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Illinoisans Say the Long Wait for Obama Speech was Worth It

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Illinoisans Say the Long Wait for Obama Speech was Worth It

Supporters at Obama’s acceptance speech. (WBEZ/Ben Calhoun)

On Thursday morning, people at the Illinois delegation breakfast meeting were focused on one thing. They were all trying to figure out how long it would take them to get through security at the Invesco Field where Barack Obama was giving his speech last night.

Kate O’Malley was brain-storming while she ate her eggs and drank coffee.

O’MALLEY: I want to go early enough to get a seat but it’s a little bit of strategy you have to use because I don’t want to be sitting in the sun all day, although I did buy my number 30 sun lotion and a baseball hat so I’m ready for anything. FOUCHER: I heard that to get through security there’s going to be about three hours wait to get through the checkpoints.

That’s Kwame Foucher, a doctor who works at medical clinics for people who don’t have insurance. He flew to Denver just hours earlier for the speech and only the speech.

There’s no way he’s going to miss it so he’s planning to leave for Invesco field in the morning even though Obama isn’t expected to hit the stage until 8 at night.

FOUCHER: I just wanted to make sure that I got in and got my seat and was comfortable and could take it all in.

The easiest way for delegates to get to the speech is to take the shuttle bus from the hotel.

That’s Kathy West’s plan. She hops on one at three o’clock.

She ends up sitting beside the flamboyant and outspoken state representative Monique Davis.

The two mesh well and soon they’re laughing and hugging like best friends on the school bus.

A few rows up, Bill Crowley from Chicago’s northern suburbs is having a good time too, but just because the bus ride is going unexpectedly well.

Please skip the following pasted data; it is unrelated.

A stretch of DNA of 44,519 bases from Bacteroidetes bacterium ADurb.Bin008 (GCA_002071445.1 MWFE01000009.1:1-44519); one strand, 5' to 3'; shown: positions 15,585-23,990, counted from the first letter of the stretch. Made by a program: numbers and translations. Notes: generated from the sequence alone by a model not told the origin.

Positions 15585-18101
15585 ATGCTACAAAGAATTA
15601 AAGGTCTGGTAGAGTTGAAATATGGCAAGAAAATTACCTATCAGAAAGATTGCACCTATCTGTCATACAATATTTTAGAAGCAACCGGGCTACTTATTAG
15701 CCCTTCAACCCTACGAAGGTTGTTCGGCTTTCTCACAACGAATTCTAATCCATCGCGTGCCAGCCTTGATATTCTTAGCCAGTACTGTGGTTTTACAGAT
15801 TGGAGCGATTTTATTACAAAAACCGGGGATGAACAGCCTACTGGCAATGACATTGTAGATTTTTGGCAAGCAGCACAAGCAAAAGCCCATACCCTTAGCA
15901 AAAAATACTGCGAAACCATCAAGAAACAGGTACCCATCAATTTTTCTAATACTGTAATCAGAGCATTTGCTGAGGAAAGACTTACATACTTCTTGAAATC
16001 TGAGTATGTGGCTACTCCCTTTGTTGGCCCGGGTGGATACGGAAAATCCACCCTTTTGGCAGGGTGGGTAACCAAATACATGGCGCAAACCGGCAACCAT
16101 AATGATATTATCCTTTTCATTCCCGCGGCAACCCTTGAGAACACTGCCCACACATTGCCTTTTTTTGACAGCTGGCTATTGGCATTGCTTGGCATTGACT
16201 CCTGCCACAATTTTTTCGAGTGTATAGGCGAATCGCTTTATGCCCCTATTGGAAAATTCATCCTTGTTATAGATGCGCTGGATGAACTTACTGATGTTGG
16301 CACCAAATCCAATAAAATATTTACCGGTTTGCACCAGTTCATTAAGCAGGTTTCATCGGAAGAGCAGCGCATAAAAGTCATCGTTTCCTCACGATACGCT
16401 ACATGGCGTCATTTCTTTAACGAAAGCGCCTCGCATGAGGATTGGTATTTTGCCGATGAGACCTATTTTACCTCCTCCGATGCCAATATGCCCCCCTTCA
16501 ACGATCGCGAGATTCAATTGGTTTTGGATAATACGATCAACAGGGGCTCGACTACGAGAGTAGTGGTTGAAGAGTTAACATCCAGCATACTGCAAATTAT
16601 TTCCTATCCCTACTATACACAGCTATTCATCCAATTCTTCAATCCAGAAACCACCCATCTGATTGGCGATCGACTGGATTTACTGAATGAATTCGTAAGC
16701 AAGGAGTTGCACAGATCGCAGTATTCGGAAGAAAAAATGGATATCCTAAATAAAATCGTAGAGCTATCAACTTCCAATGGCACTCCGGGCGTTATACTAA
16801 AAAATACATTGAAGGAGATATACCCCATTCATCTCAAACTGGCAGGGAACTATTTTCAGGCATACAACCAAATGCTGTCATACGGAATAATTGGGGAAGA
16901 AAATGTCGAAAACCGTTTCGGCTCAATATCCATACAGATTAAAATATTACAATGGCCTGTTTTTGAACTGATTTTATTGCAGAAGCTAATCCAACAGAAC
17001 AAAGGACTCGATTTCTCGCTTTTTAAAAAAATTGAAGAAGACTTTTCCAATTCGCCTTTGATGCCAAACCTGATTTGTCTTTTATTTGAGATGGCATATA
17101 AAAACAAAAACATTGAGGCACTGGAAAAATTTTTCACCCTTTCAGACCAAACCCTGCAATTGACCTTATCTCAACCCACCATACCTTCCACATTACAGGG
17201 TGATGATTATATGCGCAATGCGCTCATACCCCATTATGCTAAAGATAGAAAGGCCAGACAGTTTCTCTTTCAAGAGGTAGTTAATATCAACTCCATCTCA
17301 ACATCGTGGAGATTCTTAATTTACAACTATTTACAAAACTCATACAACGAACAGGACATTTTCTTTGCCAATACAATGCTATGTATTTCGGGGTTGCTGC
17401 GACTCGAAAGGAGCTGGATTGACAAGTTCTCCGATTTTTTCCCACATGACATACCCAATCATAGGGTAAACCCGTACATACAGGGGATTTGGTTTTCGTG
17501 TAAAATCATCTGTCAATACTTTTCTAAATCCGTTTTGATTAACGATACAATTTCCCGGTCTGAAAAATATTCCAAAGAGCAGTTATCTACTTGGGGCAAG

CROWLEY: I’ve been taking buses over to the Pepsi center every night. Those have been horrendous. Today, we’re at this point right in front of Invesco field in a very short time.

WEST: Oh, this is such a pleasant surprise to be here.

West and Davis get off the bus and continue chatting.

Having known each other for all of a half an hour they decide to get a number of pictures taken together outside the stadium.

I get split from them in line and the next time I see West she’s on the convention floor.

Since retiring after being a teacher for 30 years, West has gotten involved in a number of things.

She’s on the city council of her town, which has 6,000 residents, she’s on a hospital board and she has a job acting ill, memorizing symptoms and then explaining the symptoms to doctors in training who have to pretend diagnose her.

But when I see her on the convention floor she’s in the third row, right in front of the podium where Obama will speak.

She’s surrounded by members of Congress, the lieutenant governor of Illinois, the attorney general, and she’s talking about history and Martin Luther King with Illinois Secretary of State Jesse White.

WHITE: I probably saw him over a period of five years, over a hundred times.
WEST: Isn’t that awesome.

West snaps a picture of Spike Lee who’s standing nearby and then Jesse White nudges her and points to the aisle.

WHITE: Judge Mathis. Right there, Judge Mathis.

Between the stars, the entertainment and hanging out with some of Illinois’ most prominent politicians, West is happy to have four or five hours waiting to hear Obama’s speech.

Kwame Foucher, the doctor, is in the highest level of the stadium, where the crowd is doing the wave and stomping their feet.

FOUCHER: This is an electric experience. That’s the wave again.

As Foucher talks more, his eyes start to water.

FOUCHER: Oh, that was just something in my eye.

As he continues to talk tears start streaming down his cheek.

FOUCHER: The stadium was set up with flags in every seat so every person here is waving an American flag. It’s a proud moment to be an American. It’s a great event. It’s a great event.

Foucher says the flight out to Denver, the long trip to the stadium and the long day at the stadium, it was all worth while.

FOUCHER: I have a plasma TV at home and my friend was saying why don’t you just stay home and watch it on high def, but this can’t possibly be captured in high def. I know it.

At the Democratic National Convention in Denver, I’m Robert Wildeboer, Chicago Public Radio.

Video: From the floor after Obama’s speech and from the nose-bleed seats.
Photos: From the nose-bleed seats
Blog: Get all the coverage from the DNC
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Unfiltered: DNC Speeches: Jan Schakowsky

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